AMESBURY — With a race between two write-in candidates for District 2 city councilor and nearly a dozen vacancies in the city’s other races, City Clerk Bonnijo Kitchin is expecting a long election night counting write-in ballots.
To help make election night flow more smoothly, Kitchin is imploring both candidates and voters to follow proper write-in procedures so that votes can be counted in a timely and accurate manner.
“We may end up having more write-in ballots than regular ballots, which is very extraordinary,” Kitchin said. “We have never had more write-ins than regulars, but we could, because we have so many vacancies.”
The highest profile write-in election figures to be the District 2 city councilor race, in which former Councilor Mary Chatigny and lifelong resident Mary Louise Bartley are vying to succeed incumbent Christian Scorzoni.
Scorzoni had been running unopposed in his bid for re-election, but he was forced to drop out of the race after his family sold their house and will be moving out of district. Scorzoni will no longer be eligible to retain his seat, but since the announcement came after the official withdrawal deadline, his name remains the only one on the ballot.
There is also one vacancy on the School Committee, three on the Planning Board, five on the Library Board of Trustees and two on the Housing Authority, all of which will likely be filled by write-ins as well.
Chatigny and Bartley have each indicated that they will be running sticker campaigns on Election Day, in which voters will be able to attach a sticker with the candidate’s name to their ballot. Kitchin said all stickers should be 21/4 inches wide by 1/4 inch tall, and the candidate’s name should be straight across with the address in smaller letters beside it so it all fits on one line.
She also stressed that residents who cast write-in votes or use a sticker have to remember to fill in the circle next to the write-in spot on the ballot; otherwise, the machine won’t recognize the ballot as a write-in and instead will sort it into a pile with the rest of the non-write-in ballots.
“What happens is when you put your ballot into the machine, if any of those write-in sections has a circle in it, it reads the whole ballot except for that one section, and when it goes through the machine, it flips it into a side of the ballot box that’s for write-ins only,” Kitchin said. “If the sticker is on it, but there is no circle filled, it goes straight in and drops into the part of the ballot box where all the rest of the ballots are.”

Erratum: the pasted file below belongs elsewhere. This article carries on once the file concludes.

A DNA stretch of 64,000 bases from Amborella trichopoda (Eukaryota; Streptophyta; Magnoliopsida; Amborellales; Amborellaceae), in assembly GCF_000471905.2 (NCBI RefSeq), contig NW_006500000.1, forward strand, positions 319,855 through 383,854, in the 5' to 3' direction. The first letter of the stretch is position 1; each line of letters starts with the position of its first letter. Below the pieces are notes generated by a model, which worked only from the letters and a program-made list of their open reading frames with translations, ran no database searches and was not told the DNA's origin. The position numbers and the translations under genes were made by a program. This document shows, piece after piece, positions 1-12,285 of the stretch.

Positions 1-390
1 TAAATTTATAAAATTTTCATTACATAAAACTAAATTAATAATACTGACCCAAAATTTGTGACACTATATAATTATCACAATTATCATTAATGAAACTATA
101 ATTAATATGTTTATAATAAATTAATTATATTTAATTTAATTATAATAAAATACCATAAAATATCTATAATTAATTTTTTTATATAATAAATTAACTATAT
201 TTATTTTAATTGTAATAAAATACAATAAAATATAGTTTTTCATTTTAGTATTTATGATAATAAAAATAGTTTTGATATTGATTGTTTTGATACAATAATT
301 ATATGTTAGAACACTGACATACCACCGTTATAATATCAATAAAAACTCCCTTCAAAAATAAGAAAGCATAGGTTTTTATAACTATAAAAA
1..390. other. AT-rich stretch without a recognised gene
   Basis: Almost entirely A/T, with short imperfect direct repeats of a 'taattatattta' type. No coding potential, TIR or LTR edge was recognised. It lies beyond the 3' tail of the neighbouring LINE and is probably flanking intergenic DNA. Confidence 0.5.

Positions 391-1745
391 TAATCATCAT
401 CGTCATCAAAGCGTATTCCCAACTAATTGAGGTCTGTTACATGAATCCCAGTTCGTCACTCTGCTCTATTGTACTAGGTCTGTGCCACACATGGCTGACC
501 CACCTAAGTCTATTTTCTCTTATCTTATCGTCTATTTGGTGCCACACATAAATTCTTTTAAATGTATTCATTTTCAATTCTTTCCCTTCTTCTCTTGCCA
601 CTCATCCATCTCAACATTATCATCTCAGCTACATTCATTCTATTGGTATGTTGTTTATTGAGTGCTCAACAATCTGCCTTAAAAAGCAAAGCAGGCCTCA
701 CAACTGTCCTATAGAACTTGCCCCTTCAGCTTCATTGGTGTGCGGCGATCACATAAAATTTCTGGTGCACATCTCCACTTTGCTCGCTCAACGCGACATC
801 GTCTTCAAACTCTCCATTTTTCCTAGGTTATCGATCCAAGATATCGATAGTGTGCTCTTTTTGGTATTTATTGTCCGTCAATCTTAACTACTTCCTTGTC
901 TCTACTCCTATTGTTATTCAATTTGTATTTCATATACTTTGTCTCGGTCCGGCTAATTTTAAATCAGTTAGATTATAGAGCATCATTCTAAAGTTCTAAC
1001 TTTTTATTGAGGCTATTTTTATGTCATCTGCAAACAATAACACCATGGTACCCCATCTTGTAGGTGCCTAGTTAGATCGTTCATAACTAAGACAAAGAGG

Kitchin said she and her team are going to sort through all of the ballots at the end of the night to make sure any write-ins not counted initially are included in the final tally, but the more ballots that are filled out correctly, the sooner they’ll be able to announce the final results.
The preponderance of write-ins is not expected to affect the counting of the city’s other contested races, and the results of the mayoral race and the other City Council races should still be announced minutes after the polls close at 8 p.m.
Kitchin said she doesn’t know how long it will take to count all the write-ins, but she would have the results posted on the city’s website by the end of the night.
“As soon as we finish the write-ins, we’ll have them available,” she said.
Seeing that the situation with Scorzoni is unprecedented in Amesbury’s history since adopting a city form of government, Kitchin said she had to seek clarification about how the election would operate.
Kitchin said that according to the City Charter, Chatigny or Bartley would win the election outright if they tally the most votes, but if Scorzoni gets the most votes, it would be considered a failure to elect since he isn’t eligible to accept the seat.
If that were to happen, the newly elected council would declare the seat vacant during their organizational meeting in January, and if there is a write-in candidate who received at least 30 percent of the vote, they could be appointed immediately.
“If there is no candidate with 30 percent of the vote, then they’ll declare that seat vacant, publish it for a month, and ask for applications from anybody wanting to be on that seat,” Kitchin said. “So both candidates could apply, and other people could too if they wanted. Then the council at a future meeting would appoint someone to the seat themselves.”
If the election were to play out this way, then the makeup of the next council would likely determine which candidate is selected.
“It basically would probably be determined by the rest of the election and how that fell,” Kitchin said.